Before I became a full time freelance writer, I “side hustled” with it for the most part of 8 years. During that time frame I’ve worked with some very interesting characters, who have taught me valuable lessons.
A lot of clients I’ve worked with have never used a freelance writer before, which comes both with positives and negatives.
This blog is aimed more at The Client, and giving you some some insight on the questions to ask yourself before engaging a freelance writer, so you can have a great partnership and find the right person for your projects.
As a disclaimer, I don’t speak for every freelance writer on the planet – this is just from my own experiences and also how I like to operate to have complete clarity!
- What is my budget? You may not know exactly how much money you have to spend, but if I had a pound every time someone had “no budget” but then thought my quote was “too much” I’d have a Gucci bag by now. Maybe three actually.
Even if you don’t have an allocated budget, you need to sit and realistically ask yourself how much you are willing to spend. This will help you find the right freelancer for your financial needs, and erase any need for awkward negotiation. If you ask a freelance writer to guide you on budget, we actually spend a lot of time making our proposals commercially right for you (which we don’t get paid for).
Have a rough ballpark figure, and if you’ve never worked with a freelance writer before – be open to their suggestions. We aren’t money-grabbing monsters, we just want to be paid fairly for the work we do.
- How niche is the content I’m asking for? This plays a huge factor in pricing, as well as the kind of freelance writer you’ll need. The more niche your content is, the higher the price will be – especially if you’re working with a specialist in that area or someone with a technical background.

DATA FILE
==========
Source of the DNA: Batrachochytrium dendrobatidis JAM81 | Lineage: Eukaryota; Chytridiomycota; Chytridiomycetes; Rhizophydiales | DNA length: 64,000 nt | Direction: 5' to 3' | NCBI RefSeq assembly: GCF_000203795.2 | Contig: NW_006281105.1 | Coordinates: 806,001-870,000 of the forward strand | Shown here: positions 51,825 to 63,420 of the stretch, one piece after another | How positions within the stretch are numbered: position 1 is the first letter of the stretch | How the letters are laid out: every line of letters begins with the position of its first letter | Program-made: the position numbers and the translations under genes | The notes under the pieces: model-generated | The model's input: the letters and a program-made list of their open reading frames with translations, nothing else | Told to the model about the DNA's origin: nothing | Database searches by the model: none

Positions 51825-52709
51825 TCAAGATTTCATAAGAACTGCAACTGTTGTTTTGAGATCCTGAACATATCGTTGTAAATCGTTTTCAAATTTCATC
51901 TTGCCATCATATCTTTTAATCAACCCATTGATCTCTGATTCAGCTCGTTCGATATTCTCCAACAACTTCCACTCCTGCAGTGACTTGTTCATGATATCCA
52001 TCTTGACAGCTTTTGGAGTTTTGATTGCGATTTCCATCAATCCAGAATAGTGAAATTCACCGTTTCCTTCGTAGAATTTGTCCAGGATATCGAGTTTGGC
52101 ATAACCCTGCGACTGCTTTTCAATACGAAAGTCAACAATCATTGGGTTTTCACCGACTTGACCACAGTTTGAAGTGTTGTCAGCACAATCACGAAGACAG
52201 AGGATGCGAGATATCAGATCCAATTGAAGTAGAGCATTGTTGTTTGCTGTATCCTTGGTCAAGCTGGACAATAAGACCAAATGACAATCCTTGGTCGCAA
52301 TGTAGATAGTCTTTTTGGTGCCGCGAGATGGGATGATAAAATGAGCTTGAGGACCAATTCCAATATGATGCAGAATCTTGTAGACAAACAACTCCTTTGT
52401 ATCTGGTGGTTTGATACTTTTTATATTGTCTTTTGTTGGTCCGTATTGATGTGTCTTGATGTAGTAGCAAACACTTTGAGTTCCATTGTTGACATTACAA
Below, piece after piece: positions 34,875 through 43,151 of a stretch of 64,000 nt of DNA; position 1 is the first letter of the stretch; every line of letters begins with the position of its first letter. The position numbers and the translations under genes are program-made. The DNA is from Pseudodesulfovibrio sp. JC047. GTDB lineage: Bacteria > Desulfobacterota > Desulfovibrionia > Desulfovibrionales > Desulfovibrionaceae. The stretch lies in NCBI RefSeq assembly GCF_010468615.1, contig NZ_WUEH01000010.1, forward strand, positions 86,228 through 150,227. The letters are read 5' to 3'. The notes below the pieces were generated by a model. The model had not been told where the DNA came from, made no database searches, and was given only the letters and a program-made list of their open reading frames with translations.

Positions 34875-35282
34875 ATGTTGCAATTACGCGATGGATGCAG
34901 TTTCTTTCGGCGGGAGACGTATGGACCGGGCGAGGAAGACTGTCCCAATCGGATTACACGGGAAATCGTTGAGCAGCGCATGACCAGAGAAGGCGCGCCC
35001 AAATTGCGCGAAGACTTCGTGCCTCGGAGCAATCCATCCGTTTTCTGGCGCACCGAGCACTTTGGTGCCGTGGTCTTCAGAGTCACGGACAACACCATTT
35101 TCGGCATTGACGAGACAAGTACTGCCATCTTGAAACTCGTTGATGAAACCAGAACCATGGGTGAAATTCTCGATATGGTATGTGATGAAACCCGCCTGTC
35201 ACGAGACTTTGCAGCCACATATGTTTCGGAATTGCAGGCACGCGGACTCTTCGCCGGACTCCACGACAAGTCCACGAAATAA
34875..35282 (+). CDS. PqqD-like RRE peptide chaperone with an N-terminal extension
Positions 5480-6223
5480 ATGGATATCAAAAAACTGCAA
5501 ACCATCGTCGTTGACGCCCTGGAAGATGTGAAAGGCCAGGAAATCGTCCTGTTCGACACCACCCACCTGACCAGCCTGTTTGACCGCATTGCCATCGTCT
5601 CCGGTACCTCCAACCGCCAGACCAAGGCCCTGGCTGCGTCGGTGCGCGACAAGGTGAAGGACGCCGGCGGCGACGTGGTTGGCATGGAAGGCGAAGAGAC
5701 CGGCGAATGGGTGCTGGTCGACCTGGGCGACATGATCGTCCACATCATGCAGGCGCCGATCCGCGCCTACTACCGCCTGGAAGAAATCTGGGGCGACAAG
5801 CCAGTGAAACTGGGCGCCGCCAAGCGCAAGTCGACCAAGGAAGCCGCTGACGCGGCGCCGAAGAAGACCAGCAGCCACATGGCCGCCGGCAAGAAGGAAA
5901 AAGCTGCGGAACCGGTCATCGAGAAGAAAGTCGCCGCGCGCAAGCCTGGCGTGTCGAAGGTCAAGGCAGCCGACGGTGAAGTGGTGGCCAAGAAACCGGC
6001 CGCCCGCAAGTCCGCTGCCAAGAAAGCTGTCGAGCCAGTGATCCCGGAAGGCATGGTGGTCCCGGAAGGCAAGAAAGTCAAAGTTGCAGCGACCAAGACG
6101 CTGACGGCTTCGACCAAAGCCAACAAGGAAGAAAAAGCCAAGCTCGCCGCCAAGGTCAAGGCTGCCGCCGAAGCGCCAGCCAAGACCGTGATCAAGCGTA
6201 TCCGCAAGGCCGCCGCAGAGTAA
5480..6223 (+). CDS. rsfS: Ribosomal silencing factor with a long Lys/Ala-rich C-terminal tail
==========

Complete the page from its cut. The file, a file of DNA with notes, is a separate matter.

If the content is incredibly generic (a simple google search would give you many variations of the article) then being charged through the nose for it is unfair on you, I completely agree. However, the more information you can give on a briefing call – the more accurate the quote will be.
Again, if you need guidance – freelance writers will always be honest. If something is too niche, I always pass it on to someone else who can do it – because our reputation is everything.
- What are my timescales for delivery? Similar to being niche, the sooner you need a piece of work, the higher it’s going to cost you. Think of it as Amazon Prime – we have to prioritise your work over other stuff we’re working on. This is going to result in a retainer being requested, and a higher rate. Also, it’s important to note that if your timescales are inaccurate, we will let you know. What would you rather have, something done properly, or something rushed?
- Do I value content creation, or do I see it as a necessary evil? This is probably the most important question to ask yourself. The worst client is the client who thinks they can do every job on the planet – including copywriting.
Feedback is crucial to having a brilliant piece of work, however if you start treating your freelance writer as though they’re an idiot who can’t do their job, they’ll stop working with you. It’s that simple.
If you see content creation as a necessary evil, you aren’t ready to hire a freelance writer, marketer, graphic designer or any creative.
- What is the scope for future work? (volume) A lot of freelancers will consider slightly lowering their rates if there is guaranteed work (at least I do anyway). Does this mean you’ll get 50% off? No. What it does mean is you’ll develop a great partnership with a freelancer because they feel valued, you give them regular work and (hopefully) pay them on time.
To conclude, you’ll see that the above questions aren’t difficult, nor are they going to take you a lot of time to think about before you engage with a freelance writer. I hope this piece has given you a little bit more direction and insight, and I wish you the best of luck with engaging a freelance writer in the future.
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